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WGUC Reviews

Angels and Demons

Angels and Demons
Sony Pictures
Rated PG-13
Now Showing at: most major theaters.
Review by: Larry Thomas

Everyone who goes to movies generally knows what to expect from a sequel, of which there are far too many. With rare exceptions…The Godfather 2 and Star Trek: The Wrath of Khan come to mind…sequels are done for the quick box office buck and are generally pretty sad events.

Ron Howard’s follow-up to The DaVinci Code is no exception. Angels and Demons, based on the novel by Dan Brown, returns Tom Hanks to the role of Robert Langdon, a sort of denominational detective who uses his professorial skills in symbols and such to fit together pieces of the given puzzle. In Angels and Demons, Hanks is summoned to the Vatican where a Conclave to select the new Pope is about to commence. However, as with all mystery stories, there is skullduggery afoot, and the powers that be are convinced that Hanks is the only one who can unravel all the clues.

As written by Akiva Goldsman, who penned The DaVinci Code screenplay, and David Koepp, scribe of the last Indiana Jones outing and two of the Jurassic Park films, the characters are all one-dimensional, lacking originality and any interesting characteristics whatsoever. And many of the lines of stale dialogue are downright laughable. The whole film plays out much like Indiana Jones meets The Bourne Identity. There are extended shots of everyone running somewhere, since everything is to happen at an appointed time, and many swooping crane shots. All of this frenzy is accompanied by a constant, pounding score by Hans Zimmer that manages to go beyond tiresome to downright annoying. You’d think with all this motion and action taking place on the screen the film would be fast-paced. Wrong. At two hours, eighteen minutes, it feels like it will never end. And when it does, there are at least three climaxes, one that is especially ludicrous, before the final credits roll.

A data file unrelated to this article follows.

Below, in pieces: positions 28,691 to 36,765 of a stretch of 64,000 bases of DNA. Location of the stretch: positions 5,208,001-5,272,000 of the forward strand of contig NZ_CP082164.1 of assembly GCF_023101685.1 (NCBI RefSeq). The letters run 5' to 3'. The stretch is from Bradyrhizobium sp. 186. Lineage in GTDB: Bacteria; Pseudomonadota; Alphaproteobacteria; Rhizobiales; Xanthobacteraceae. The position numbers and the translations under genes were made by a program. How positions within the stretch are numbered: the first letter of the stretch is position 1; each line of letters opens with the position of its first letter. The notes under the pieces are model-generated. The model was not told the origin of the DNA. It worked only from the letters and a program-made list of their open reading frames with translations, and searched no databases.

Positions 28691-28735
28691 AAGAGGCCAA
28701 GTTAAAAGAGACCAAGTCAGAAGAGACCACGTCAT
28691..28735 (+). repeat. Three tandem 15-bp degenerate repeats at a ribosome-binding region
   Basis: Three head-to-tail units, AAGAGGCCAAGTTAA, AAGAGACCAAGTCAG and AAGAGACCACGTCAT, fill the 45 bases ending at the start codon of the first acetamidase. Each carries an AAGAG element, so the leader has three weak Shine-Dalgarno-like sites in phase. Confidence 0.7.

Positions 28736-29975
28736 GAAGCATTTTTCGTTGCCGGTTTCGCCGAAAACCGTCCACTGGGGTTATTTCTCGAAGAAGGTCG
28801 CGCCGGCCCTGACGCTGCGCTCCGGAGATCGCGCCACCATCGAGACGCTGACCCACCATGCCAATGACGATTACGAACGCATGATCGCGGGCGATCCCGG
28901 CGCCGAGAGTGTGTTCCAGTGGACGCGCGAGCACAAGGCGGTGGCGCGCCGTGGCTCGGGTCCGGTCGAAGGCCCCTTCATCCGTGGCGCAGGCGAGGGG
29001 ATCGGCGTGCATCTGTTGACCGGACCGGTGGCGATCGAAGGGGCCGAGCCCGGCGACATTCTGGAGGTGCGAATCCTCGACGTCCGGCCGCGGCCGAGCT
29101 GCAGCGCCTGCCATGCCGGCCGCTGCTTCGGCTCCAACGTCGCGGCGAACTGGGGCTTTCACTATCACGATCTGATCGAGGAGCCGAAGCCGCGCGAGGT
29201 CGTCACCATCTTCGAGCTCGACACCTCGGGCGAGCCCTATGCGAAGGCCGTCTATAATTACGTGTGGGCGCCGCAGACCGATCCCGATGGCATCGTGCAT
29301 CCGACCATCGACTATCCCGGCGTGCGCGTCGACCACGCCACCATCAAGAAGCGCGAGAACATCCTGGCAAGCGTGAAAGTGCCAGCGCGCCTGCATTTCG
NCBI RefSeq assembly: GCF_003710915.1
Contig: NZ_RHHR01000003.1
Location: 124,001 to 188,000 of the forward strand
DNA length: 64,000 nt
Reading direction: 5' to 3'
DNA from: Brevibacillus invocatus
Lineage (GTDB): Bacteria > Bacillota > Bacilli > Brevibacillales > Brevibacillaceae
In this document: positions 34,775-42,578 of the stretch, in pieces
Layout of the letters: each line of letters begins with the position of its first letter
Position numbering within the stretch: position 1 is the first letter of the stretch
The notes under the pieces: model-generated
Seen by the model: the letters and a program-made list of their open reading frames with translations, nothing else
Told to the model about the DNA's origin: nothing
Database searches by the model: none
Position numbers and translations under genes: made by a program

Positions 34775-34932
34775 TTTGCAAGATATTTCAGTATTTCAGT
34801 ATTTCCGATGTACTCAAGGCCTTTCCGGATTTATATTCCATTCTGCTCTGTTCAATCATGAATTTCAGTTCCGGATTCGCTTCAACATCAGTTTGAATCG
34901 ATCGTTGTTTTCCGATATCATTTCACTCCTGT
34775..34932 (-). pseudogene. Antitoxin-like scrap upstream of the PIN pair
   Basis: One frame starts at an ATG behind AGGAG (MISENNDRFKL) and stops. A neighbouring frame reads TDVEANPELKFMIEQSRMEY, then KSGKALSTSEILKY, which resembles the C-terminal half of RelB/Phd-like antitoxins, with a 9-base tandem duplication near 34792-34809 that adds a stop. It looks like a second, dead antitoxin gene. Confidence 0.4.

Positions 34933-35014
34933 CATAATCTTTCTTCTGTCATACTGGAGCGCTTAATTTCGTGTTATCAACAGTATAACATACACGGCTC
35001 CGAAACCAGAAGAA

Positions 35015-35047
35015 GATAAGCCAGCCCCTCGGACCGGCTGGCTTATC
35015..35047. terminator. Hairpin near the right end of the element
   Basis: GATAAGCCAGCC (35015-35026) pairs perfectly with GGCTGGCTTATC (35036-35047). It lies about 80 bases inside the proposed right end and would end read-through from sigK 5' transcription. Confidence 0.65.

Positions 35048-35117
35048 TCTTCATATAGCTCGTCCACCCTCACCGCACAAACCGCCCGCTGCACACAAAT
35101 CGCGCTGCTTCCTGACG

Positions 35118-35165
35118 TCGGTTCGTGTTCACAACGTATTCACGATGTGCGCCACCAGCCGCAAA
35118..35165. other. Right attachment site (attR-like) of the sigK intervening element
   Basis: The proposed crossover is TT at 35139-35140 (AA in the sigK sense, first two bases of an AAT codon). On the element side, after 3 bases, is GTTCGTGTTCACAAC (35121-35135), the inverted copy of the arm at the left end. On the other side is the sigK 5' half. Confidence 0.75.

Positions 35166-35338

Hanks is not the right actor for a film like this, and his character expresses emotions ranging from A to B. It’s usually either bemused smirking or incredulous amazement. Israeli actress Ayelet Zurer, who should have stayed with the acting lessons, plays the clichéd role of the female sidekick. The usually terrific Swedish character Stellan Skarsgaard scowl and frumps as head of the Swiss Guard, the security force that protects the Pope. German actor Armin Mueller-Stahl plays Cardinal Strauss. He’s always good, although he’s done roles like this in his sleep. Ewan MacGregor as an Irish priest who is the Pope’s Camerlengo is a tad more interesting, but not by much. And films buffs will get a chuckle out of seeing Ron Howard’s father, Rance, playing a cardinal.

If you are unable to figure out every plot twist and every alleged surprise before they occur on screen, then you haven’t been watching many movies. All the events, and many lines of dialogue, are telegraphed in advance which makes the film even more plodding. If you absolutely, positively have to see a movie tonight, then go to your local video store, close your eyes, and pick a title off the shelf. You can’t do any worse.


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